The Society for Dance Research have invited Michelle Bynoe, Aby Watson and Kate Marsh to make contributions to the Inclusion and Intersectionality Symposium. Each will give either a performative or creative response to the papers presented on the day and the discussion that will emerge from these papers. Michelle, Aby and Kate all offer a unique perspective on the issue of Inclusion and Intersectionality and we are looking forward to what will emerge from their engagement with the Symposium.
Read their biographies below.
I am a creative professional with a background in dance. I have a wealth of leadership, management, training facilitation and teaching experience in arts, mainstream, higher and alternative education, as well as criminal justice and community sectors. I lecture in Cultural Leadership and Performing Arts at Canterbury Christ Church University and am Education Manager for Russell Maliphant Dance Company. I develop and oversee dance based projects and deliver workshops and training for a host of established arts and education institutions as well as local authorities. I have worked with The Place, The Roundhouse, The Royal Central School for Speech and Drama, Dance United, Trinity Laban and many others.
I am a Fellow of The Royal Society of Arts and a former Steering Group member for the National Criminal Justice Arts Alliance. My aspirations are to contribute to ground breaking, innovative work and to continually learn and grow.
I look forward to to being involved in the conference and responding to my learning and observations.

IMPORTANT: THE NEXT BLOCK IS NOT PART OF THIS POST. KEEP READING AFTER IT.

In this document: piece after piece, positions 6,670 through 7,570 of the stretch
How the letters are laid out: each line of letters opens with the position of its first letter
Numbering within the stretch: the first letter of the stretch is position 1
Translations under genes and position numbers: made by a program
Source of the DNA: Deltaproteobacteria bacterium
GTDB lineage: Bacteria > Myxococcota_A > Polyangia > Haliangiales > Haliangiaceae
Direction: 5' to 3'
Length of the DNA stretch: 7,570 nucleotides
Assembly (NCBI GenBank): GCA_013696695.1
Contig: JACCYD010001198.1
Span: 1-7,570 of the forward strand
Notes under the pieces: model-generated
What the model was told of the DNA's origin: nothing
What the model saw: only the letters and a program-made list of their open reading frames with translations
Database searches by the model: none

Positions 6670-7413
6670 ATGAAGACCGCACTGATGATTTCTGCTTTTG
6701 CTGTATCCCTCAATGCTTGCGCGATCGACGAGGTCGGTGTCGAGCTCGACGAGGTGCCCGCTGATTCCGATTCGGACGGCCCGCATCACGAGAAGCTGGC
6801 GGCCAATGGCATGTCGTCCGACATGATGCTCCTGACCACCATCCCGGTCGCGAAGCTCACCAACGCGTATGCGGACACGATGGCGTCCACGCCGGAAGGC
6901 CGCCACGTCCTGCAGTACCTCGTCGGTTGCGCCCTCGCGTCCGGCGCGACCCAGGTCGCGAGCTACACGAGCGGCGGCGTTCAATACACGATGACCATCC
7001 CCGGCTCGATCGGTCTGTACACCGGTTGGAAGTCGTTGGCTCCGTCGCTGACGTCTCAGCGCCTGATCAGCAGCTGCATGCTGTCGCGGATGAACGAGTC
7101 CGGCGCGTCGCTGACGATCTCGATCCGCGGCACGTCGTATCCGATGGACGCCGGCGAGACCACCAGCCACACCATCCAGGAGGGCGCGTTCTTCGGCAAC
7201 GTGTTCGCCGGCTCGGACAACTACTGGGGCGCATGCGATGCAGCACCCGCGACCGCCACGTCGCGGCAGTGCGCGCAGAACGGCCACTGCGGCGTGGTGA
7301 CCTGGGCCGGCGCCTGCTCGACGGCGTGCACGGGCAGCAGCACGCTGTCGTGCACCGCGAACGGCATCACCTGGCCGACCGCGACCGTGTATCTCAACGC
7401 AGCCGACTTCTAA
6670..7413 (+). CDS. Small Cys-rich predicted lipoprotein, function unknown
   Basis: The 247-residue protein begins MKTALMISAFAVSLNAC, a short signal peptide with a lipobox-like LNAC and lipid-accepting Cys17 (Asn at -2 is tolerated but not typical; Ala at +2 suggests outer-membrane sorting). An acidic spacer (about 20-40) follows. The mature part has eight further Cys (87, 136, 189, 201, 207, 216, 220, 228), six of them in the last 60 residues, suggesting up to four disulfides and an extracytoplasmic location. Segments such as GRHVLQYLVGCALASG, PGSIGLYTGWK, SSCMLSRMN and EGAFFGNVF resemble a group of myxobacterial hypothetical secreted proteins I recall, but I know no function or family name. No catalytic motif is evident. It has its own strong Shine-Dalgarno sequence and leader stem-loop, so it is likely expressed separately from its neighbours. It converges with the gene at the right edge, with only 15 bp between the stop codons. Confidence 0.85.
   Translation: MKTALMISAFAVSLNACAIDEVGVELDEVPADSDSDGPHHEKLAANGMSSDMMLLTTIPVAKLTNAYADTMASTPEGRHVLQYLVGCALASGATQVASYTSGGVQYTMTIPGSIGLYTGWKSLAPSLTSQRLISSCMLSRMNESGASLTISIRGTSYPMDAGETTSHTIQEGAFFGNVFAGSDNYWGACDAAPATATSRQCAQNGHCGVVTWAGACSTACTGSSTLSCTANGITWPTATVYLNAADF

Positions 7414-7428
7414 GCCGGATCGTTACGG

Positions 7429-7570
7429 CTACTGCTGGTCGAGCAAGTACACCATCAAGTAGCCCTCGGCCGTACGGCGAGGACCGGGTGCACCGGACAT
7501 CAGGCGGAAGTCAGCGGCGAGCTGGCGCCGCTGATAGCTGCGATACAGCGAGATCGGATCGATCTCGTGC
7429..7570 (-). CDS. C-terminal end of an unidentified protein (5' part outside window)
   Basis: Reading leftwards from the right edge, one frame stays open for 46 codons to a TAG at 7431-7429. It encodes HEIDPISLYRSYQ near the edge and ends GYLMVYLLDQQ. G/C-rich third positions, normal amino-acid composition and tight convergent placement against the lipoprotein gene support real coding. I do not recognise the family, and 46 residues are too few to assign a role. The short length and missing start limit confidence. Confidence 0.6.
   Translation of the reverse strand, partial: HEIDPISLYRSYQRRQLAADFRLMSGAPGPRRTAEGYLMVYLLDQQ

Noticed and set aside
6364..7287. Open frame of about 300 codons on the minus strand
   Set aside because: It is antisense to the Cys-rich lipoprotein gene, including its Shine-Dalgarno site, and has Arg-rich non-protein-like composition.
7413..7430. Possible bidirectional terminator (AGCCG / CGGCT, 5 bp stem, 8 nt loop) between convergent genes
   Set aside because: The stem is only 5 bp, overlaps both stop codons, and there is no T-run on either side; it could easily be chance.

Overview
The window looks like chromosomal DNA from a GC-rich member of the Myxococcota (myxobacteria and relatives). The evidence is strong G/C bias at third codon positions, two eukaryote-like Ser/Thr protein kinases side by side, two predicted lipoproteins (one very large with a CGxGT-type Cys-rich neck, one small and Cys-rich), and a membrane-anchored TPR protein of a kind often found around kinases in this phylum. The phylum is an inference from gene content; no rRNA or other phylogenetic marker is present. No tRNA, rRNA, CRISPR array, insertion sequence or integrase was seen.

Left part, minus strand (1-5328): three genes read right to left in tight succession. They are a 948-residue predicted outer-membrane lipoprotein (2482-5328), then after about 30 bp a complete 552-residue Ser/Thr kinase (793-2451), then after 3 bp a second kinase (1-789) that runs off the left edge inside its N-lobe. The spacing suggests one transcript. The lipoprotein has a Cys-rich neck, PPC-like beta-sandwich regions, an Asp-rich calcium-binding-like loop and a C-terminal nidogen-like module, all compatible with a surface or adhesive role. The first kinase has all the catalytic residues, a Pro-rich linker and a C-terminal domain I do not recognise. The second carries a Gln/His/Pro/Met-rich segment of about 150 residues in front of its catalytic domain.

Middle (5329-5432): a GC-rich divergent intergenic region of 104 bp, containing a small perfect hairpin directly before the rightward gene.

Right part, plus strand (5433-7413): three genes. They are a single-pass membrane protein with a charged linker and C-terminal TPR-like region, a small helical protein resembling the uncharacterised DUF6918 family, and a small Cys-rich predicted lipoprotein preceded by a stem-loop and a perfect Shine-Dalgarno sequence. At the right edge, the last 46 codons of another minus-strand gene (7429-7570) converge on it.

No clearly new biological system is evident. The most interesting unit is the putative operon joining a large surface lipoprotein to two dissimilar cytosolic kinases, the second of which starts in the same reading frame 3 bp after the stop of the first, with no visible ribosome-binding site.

Aby Watson is an artist, dance maker, performer, and researcher based in Glasgow, Scotland. Her work is an expression of neurodivergent embodiment and carries the vibrant energy of her dyslexic, dyspraxic and ADHD mindbody. Through improvisation, movement scores, text, and object, Aby’s dance practice seeks to make her hidden differences visible through choreographic action. She is currently undergoing her practice-based autoethnographic PhD project Disordering Dance at the Royal Conservatoire of Scotland, which investigates dance-making from a lived experience of dyspraxia to create radical, affirmative and original dance that utilises her neurodivergent positionality. Aby’s work has been seen across the UK and internationally, at venues The Southbank Centre, Sophiensaele, Tramway and Wales Millenium Centre, and has been supported by Unlimited, The National Theatre of Scotland and Janice Parker Projects amongst others.
Kate Marsh is a research assistant in the Centre for Dance Research at Coventry, a contemporary dancer and thought leader from Peterborough. She has performed and taught nationally and internationally. She has projects with arts organisation Metal on a programme called Change Makers, and works closely with Candoco on their outreach programme.